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Negotiating and consolidating democratic civilian control of the Indonesian military

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Publication Date: January 2001

Publisher(s): East-West Center

Author(s): Dewi Fortuna Anwar

Series: East-West Center occasional papers. Politics and security series ; no. 4

Topic: Military and defense (Military planning, strategy, and operations)
Politics (Political status)

Type: Report

Coverage: Indonesia

Abstract:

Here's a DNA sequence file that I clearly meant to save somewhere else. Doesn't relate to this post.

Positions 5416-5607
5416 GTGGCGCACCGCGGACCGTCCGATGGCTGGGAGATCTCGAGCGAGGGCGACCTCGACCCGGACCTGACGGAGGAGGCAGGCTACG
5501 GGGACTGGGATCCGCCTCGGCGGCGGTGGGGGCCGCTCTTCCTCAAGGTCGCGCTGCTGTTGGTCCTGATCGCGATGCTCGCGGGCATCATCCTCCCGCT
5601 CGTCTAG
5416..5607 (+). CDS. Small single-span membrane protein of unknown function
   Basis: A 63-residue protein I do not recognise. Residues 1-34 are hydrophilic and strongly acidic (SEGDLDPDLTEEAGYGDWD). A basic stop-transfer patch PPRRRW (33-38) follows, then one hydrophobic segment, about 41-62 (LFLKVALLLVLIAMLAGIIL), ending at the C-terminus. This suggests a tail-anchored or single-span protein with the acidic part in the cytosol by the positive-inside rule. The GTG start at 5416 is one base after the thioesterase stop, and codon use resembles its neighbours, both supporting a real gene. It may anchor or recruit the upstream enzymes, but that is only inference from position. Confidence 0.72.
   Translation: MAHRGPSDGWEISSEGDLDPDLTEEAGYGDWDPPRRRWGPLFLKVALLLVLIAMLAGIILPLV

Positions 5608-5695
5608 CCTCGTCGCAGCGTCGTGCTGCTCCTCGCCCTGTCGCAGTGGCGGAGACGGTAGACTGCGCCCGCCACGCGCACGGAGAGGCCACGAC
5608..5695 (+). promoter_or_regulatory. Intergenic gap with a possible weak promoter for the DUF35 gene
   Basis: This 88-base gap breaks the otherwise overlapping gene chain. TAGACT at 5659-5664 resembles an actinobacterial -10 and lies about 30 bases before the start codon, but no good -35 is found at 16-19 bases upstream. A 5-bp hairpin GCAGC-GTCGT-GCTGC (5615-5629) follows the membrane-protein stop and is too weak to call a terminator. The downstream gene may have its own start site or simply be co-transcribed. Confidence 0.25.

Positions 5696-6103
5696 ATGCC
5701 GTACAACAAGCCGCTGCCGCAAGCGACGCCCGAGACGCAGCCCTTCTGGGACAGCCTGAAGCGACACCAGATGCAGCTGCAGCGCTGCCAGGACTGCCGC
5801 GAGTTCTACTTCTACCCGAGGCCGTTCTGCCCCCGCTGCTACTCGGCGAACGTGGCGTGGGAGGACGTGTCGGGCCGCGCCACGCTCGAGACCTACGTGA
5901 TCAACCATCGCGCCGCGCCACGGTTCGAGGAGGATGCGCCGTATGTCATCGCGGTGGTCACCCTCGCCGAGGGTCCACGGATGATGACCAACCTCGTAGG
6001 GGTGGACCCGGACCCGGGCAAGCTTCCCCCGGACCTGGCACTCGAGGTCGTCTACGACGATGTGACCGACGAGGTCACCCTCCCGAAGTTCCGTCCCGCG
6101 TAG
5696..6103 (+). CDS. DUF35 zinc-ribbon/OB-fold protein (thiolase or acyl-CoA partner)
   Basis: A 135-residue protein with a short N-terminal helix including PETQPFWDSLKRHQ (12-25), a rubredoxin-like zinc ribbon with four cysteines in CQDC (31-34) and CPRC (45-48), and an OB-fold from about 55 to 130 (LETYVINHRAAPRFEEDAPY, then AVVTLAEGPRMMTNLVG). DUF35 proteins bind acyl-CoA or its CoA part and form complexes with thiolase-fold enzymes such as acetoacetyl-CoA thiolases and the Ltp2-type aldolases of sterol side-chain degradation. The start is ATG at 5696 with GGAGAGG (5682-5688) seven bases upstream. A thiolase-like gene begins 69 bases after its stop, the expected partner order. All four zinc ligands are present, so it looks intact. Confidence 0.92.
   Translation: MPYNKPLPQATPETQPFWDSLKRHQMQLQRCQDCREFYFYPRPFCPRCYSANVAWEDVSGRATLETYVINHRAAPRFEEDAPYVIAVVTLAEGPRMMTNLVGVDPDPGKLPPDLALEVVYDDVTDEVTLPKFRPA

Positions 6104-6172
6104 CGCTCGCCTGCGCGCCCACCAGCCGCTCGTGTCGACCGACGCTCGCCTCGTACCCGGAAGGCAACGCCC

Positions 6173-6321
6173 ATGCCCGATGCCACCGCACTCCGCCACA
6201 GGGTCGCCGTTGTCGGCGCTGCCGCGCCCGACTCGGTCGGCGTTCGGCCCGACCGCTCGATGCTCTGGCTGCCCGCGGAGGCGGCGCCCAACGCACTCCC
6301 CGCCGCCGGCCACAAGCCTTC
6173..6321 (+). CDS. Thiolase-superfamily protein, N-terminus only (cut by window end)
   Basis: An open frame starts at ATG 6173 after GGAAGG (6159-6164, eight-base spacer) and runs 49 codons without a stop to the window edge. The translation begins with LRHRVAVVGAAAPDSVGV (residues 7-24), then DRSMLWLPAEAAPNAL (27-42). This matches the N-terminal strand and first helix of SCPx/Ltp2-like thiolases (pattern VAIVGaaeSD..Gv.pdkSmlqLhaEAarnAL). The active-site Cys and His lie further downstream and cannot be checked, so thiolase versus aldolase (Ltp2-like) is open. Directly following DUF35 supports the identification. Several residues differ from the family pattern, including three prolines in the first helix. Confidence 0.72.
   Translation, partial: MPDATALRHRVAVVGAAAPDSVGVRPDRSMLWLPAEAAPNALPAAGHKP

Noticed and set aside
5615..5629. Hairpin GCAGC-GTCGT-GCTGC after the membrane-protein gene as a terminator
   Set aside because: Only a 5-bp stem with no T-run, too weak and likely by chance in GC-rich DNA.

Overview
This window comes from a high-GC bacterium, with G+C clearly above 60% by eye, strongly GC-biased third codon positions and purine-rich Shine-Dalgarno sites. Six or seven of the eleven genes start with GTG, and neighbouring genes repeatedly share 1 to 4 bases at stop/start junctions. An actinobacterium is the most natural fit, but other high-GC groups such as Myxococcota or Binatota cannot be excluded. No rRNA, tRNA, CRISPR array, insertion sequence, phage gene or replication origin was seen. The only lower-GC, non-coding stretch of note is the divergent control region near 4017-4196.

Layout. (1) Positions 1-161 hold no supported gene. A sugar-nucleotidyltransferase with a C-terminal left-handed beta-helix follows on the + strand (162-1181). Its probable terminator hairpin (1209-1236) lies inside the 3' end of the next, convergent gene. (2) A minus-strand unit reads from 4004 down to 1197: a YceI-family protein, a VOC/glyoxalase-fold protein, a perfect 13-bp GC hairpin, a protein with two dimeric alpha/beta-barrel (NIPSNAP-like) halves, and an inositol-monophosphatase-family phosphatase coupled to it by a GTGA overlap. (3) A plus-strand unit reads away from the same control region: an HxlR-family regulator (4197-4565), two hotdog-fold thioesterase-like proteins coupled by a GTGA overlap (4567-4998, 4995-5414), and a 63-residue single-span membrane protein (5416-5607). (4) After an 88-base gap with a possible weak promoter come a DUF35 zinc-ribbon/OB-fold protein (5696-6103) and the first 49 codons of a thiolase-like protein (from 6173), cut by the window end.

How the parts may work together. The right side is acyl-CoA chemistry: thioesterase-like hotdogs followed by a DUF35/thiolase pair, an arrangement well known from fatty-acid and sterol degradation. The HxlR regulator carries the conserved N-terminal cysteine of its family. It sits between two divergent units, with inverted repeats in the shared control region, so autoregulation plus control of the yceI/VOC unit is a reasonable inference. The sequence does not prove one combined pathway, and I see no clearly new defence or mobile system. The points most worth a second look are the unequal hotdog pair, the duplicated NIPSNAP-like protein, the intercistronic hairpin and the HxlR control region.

The democratization process in Indonesia has begun in earnest and has led to the formation of a democratically elected government supported by a genuinely open and pluralistic political system. Nonetheless, it is generally acknowledged that consolidating democracy will be a slow and painful process. Of the many challenges faced by the new Indonesia, the most difficult will surely be the reformation of the military from a long-term social-political force into a truly professional defense force under democratic civilian control. In this paper the author puts forward 10 steps that need to be taken to negotiate and consolidate democratic civilian control of the military, to ensure that the military is no longer used to prop up authoritarian regimes, and to transform the Indonesian military into a truly professional defense force. This paper is divided into six main parts. The first part provides a brief history of the expansion of the role of the Indonesian military and its relationship with successive governments from independence to the establishment of Soeharto's New Order. The second part looks at the military's political dominance and economic activities under the New Order. The third examines the various steps and advances that have been made toward ending the military's social-political role and special privileges. The fourth part outlines the many obstacles and challenges to imposing democratic civilian control over the military. The fifth provides policy recommendations and outlines practical measures that can be taken to consolidate democratic civilian control, including the possible role of the international community. The final part presents conclusions regarding the prospects for Indonesia's democratic consolidation, and the efforts to end military intervention in politics once and for all.